By Peter Chow

Several years ago, one of my neighbours at my cottage at Pointe Louise ran a company in Sault Ste Marie called Spilltech. He would tell me about his company. He said he had around 25 employees. His company manufactured chemicals and equipment for cleaning small oil spills.

One day he told me that Spilltech had received an offer of tax incentives to move to Alabama. He really liked living in Sault Ste Marie and wanted to stay here. So he asked SSM city hall to consider making a counter offer. He was flatly rejected.

Spilltech moved its manufacturing facility to Mobile, Alabama. Its corporate headquarters is in Atlanta.

The company’s name is Spilltech Environmental Inc. An online search gives a brief overview of the company.

“Spilltech Environmental, which also operates under the name Spilltech, is located in Mobile, Alabama. This organization primarily operates in the Polypropylene Resins business / industry within the Chemicals and Allied Products sector. This organization has been operating for approximately 49 years. Spilltech Environmental is estimated to generate $17.1 million in annual revenues, and employs approximately 80 people at this headquarters location and 85 total employees across all locations. This organization is engaged in manufacturing, importing and exporting activities at this facility.”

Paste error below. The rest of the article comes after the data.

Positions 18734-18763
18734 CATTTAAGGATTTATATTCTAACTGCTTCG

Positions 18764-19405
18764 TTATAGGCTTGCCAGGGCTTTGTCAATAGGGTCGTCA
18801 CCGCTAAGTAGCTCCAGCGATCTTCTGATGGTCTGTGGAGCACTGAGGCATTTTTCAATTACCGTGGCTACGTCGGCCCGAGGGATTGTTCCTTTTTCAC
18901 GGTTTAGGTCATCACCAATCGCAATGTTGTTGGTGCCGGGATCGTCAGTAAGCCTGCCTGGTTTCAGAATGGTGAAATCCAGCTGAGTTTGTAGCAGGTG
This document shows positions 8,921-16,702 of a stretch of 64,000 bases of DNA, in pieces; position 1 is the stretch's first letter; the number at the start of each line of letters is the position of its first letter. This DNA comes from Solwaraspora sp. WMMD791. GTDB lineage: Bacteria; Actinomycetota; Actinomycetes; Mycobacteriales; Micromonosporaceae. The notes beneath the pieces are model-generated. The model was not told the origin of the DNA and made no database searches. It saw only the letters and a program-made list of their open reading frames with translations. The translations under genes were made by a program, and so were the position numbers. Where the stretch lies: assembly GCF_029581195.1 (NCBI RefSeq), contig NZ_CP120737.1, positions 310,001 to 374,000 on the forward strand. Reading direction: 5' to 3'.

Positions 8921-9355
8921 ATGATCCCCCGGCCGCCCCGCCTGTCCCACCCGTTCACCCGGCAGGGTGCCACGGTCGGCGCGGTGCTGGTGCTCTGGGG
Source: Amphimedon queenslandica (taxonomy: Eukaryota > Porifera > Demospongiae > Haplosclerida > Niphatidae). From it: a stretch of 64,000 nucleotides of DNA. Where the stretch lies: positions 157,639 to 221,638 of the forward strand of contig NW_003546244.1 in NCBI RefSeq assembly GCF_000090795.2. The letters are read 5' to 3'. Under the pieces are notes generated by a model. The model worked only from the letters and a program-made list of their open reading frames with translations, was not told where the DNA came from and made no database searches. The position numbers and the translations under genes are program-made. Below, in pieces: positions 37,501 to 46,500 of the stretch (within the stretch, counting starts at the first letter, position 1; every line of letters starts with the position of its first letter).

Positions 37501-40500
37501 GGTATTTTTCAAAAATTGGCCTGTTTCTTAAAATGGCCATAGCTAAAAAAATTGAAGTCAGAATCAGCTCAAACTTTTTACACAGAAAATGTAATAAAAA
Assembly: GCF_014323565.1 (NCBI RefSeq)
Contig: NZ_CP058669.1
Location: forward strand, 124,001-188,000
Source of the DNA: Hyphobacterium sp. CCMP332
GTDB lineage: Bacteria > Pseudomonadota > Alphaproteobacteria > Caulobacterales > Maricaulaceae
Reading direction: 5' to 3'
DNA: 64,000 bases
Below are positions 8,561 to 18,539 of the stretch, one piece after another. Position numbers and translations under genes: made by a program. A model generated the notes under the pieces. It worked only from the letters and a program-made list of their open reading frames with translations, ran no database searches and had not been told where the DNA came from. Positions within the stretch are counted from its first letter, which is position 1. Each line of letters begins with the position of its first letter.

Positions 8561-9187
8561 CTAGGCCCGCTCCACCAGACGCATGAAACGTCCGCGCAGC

The Mobile plant encompasses 160,000 sq ft. In addition to the Mobile plant, there are 4 other facilities across the country – in Texas, Pennsylvania, Washington state and Ontario, Canada.

Spilltech has dealerships all across the country. You can buy Spilltech products on Amazon.

Like the Honda plant that ended up in Alliston, Spilltech was an opportunity lost for this city.



  1. Completely absurd city management.
    Counter to what the city claims, and based on my experience opening & owning a business here – Sault Ste Marie is NOT open for business.
    That is, unless you’re one of the chosen few within the inner circle.

  2. Along with numerous other lost opportunities, in the city that declared English as the city’s official language and the sole language for provision of municipal services. If you don’t like living in this near broke, shrinking retirement town you best be moving on.

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